Don Quixote Book I
The Narrator-Knight, Or Don Narrador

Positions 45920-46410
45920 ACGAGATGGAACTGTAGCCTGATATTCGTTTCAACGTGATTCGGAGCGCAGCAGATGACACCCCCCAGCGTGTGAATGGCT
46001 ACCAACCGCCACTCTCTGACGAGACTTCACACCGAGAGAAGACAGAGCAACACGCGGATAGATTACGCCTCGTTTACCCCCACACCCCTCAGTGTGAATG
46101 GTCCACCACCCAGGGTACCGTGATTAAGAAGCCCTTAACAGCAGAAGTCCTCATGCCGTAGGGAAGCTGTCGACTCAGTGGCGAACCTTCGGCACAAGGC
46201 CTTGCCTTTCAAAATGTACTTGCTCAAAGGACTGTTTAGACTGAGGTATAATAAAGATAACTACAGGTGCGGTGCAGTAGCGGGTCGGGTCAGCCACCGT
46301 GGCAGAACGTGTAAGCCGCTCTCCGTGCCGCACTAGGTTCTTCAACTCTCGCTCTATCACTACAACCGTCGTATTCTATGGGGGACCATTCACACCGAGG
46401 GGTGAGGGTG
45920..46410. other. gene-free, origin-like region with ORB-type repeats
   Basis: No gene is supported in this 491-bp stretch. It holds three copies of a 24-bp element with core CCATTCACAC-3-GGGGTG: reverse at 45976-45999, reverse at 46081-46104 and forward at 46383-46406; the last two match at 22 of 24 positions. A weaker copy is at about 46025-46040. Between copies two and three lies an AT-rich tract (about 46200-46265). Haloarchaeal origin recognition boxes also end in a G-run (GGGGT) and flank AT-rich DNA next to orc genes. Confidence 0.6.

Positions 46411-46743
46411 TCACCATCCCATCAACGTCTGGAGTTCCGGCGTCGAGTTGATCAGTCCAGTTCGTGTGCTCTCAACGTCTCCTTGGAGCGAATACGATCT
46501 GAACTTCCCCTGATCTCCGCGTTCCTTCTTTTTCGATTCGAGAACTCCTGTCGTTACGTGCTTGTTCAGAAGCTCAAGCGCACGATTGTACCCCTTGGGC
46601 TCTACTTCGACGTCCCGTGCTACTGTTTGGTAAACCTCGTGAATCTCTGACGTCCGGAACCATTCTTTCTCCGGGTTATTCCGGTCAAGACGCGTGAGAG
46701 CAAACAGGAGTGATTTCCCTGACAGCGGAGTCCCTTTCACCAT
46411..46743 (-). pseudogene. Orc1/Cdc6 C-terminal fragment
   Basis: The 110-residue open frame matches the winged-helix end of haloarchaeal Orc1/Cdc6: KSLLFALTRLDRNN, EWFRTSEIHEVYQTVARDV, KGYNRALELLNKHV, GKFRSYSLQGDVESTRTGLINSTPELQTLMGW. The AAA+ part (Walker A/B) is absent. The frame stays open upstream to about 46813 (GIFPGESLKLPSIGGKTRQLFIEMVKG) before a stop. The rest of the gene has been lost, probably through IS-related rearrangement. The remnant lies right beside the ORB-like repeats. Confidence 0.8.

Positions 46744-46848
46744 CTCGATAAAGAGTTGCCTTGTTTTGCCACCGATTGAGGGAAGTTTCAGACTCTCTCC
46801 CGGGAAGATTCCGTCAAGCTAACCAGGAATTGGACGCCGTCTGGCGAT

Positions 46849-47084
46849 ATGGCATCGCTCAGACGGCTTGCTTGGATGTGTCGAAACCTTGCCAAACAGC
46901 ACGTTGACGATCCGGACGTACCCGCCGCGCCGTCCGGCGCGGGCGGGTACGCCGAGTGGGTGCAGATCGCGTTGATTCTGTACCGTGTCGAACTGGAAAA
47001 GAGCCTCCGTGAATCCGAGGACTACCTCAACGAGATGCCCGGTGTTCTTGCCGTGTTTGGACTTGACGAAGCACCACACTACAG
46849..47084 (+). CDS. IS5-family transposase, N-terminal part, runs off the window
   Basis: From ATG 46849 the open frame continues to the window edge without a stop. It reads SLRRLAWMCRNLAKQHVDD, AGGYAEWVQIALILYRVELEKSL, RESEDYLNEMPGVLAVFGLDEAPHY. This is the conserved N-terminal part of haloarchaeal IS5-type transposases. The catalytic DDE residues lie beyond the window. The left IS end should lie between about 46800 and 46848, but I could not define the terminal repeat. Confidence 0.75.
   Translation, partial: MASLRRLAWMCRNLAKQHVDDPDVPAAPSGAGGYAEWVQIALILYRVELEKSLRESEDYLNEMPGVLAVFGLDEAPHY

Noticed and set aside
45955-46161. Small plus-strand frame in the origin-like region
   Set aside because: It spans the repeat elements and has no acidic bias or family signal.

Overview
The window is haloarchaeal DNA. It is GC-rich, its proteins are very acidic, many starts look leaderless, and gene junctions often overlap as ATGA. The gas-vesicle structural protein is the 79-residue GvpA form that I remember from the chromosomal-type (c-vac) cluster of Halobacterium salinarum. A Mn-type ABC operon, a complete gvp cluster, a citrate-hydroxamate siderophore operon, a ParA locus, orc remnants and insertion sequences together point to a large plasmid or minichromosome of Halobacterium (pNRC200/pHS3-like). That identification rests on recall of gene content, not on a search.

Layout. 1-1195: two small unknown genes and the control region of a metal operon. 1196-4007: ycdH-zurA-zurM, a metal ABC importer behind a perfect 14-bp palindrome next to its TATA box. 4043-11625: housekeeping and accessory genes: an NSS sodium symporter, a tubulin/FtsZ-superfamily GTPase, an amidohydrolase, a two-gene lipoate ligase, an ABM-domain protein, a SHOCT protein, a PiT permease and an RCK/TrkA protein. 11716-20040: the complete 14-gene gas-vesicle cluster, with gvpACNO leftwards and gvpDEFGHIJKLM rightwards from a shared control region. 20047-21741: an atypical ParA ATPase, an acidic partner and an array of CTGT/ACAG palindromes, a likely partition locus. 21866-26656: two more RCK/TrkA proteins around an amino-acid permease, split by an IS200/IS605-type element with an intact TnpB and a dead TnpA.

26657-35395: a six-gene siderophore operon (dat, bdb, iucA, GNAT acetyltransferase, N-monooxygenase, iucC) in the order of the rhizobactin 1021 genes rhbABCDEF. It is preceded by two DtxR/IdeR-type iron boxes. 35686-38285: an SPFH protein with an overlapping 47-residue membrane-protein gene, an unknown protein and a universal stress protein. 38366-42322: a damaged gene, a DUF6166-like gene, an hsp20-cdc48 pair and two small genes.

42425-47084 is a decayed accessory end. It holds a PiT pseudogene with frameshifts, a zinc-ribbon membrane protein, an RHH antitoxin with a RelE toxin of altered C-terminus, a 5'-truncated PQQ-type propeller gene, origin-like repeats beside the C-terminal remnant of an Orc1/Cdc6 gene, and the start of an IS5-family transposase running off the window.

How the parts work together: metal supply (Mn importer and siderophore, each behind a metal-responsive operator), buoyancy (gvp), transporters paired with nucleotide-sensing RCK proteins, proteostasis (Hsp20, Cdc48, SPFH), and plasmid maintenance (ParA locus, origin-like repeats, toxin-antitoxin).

For much of the opening part of Don Quijote, the narrator contents himself with narrating. Though we are made aware of his presence as a character by his first-person style, his subjective interpretation of Quijote's actions, and occasional references to his historical research, it is Quijote himself who rightfully takes center-stage throughout the first eight chapters. In Chapter IX, however, the first chapter of Part Two, the narrator steps forward into the limelight, turning away from Quijote's (mis)adventures for a few pages in favor of his own story, the story of the discovery of the second manuscript. On first reading this episode, one may be tempted to call it merely another tactic employed by Cervantes to support his elaborate framing device, designed to cast the novel as a history. (Indeed, the intricacies of the Spanish word "historía" come into play here, as the line between story and history was hardly drawn clearly in the late 16th century, when Cervantes was writing. ) Upon closer examination of Chapter IX, however, we find a surprising pattern: the narrator's role over these pages mirrors that of don Quijote in Chapter I, moving from engaged reader to principled actor. By exposing this...
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